Technique probe selection a phased array or

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Technique Probe selection A phased-array or curvilinear 2.5–5.0 MHz probe is most commonly used for the FAST exam. The views and windows used in the exam may all be obtained with a single probe. Some sonographers prefer larger-footprint probes that provide greater resolution of deep structures, while others prefer narrower-footprint microconvex or phased-array probes to obtain images between the ribs more readily. (A) (B) Figure 2.7 ( A ) Labeled transverse suprapubic view in female. ( B ) Longitudinal suprabic view in female. B, bladder, U, uterus; X, vesiculouterine space; *, pouch of Douglas. (A) (B) Figure 2.8 The areas of greatest dependence in the supine patient. Fluid will collect in the areas marked in blue, as seen when investigating ( A ) the left side and ( B ) the right side of the peritoneal and thoracic cavities. Images used with permission from Hoffmann B (ed.). Ultrasound Guide for Emergency Physicians , , courtesy of Dr. Beatrice Hoffmann. 32 Diagnostic ultrasound Focused assessment with sonography in trauma (FAST)
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Views The FAST exam is performed using four views ( Figure 2.9 ): 1. Hepatorenal recess or Morison’s pouch (RUQ) 2. Splenorenal or perisplenic view (LUQ) 3. Pelvic view 4. Pericardial or subxiphoid view With the eFAST exam, the probe slides superiorly from the standard RUQ and LUQ views to visualize the costophrenic angle and assess for blood in the thorax pooling in the costophrenic space and for normal sliding of the lung pleura with respiration (discussed below). Morison’s pouch The starting probe position when looking for Morison’s pouch should be the anterior axillary line in the seventh to ninth intercostal space ( Figure 2.10 ). The probe marker (green dot on the probe in Figure 2.10 ) should be pointing toward the patient’s head. To get a good view of the entire recess, the probe can be moved toward the head and then back toward the feet along this plane. If rib shadows obscure the image, the probe’s orientation may be rotated from a pure sagittal plane to a slightly oblique plane parallel to the ribs (usually 10–20 degrees). Thus, the probe will sit within a rib space, and the plane of the ultrasound beam will cut across fewer ribs. Figure 2.9 The four views that comprise the FAST exam. Diagnostic ultrasound 33 Focused assessment with sonography in trauma (FAST)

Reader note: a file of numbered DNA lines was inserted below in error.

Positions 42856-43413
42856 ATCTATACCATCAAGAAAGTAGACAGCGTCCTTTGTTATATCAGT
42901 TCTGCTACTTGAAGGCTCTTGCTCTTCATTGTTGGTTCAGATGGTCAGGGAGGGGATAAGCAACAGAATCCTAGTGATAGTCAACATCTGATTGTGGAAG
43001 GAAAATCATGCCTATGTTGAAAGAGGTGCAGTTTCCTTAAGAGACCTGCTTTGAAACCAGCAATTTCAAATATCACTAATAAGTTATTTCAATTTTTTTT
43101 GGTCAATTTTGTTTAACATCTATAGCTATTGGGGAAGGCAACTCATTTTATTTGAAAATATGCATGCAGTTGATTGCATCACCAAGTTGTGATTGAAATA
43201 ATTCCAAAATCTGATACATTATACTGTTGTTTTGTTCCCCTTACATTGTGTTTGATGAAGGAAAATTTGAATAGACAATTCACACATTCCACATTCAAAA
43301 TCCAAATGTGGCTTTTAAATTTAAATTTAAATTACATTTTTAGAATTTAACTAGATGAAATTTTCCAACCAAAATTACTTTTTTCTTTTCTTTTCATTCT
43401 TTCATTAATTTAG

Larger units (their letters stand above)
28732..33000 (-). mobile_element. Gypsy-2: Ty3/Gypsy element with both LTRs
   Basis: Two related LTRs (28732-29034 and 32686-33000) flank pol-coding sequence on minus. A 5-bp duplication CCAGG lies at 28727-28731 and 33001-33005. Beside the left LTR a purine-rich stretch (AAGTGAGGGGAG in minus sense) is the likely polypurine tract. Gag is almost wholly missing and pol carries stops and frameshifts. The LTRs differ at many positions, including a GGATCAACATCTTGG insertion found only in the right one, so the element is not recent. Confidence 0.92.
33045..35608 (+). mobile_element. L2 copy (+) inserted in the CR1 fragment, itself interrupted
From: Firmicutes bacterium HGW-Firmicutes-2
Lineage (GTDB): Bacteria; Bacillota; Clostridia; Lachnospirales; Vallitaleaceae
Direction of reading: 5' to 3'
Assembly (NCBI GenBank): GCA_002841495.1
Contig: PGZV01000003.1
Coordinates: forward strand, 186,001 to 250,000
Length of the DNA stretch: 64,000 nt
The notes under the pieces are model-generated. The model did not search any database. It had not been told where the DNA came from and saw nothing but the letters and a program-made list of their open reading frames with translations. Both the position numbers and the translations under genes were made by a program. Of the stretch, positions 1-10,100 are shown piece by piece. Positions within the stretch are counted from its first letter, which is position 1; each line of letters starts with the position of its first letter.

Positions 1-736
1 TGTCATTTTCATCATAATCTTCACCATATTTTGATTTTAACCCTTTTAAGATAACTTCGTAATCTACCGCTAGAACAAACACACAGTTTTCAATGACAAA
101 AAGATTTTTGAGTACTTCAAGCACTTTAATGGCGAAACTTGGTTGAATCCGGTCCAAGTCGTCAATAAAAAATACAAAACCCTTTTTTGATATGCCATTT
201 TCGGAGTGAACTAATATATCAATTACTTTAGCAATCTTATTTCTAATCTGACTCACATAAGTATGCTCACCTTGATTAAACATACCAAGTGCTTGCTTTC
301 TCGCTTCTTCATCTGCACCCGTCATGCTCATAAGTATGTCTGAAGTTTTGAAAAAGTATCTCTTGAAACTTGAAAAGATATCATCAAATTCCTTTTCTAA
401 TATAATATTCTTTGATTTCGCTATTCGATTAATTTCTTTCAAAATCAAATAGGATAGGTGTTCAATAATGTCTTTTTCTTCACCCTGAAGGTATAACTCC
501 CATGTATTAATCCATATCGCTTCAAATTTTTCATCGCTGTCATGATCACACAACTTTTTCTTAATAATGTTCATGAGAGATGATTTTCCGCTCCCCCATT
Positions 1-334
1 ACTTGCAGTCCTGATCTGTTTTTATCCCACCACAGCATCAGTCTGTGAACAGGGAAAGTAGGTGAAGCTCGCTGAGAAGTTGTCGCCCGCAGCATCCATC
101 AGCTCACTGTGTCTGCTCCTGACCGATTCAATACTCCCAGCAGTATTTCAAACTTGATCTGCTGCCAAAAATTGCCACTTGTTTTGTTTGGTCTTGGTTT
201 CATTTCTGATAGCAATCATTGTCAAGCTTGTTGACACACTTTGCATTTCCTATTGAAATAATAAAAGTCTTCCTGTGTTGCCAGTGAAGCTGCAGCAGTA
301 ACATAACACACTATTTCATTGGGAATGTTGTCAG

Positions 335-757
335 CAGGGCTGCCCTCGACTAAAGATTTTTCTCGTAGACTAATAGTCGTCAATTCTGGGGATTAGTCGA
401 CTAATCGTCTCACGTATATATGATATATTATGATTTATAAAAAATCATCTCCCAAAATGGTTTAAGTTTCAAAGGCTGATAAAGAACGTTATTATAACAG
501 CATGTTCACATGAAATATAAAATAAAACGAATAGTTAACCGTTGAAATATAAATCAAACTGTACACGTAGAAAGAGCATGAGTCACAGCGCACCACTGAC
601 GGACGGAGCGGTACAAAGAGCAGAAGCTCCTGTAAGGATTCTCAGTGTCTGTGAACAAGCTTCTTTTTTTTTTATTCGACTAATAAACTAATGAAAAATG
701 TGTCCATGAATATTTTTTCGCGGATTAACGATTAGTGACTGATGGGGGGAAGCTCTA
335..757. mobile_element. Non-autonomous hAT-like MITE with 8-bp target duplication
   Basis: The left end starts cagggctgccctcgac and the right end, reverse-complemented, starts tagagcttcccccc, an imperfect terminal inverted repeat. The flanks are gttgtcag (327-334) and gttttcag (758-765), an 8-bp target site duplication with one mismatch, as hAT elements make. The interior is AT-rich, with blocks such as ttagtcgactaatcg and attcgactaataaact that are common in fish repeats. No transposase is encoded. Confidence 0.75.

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Do not forget to visualize the inferior pole! In a supine patient, the inferior pole of the kidney on both right and left upper quadrant views is the most posterior or dependent part of the peritoneal cavity ( Figure 2.11 ). It is seen by sliding the probe more inferiorly or toward the feet along the axillary line. It is also important to fan anterior and posterior with the probe at each level to make sure the entire area is interrogated. Figure 2.12 shows how it is possible to miss the more subtle stripe of free fluid between the liver and the kidney more inferiorly if you do not image the inferior pole.
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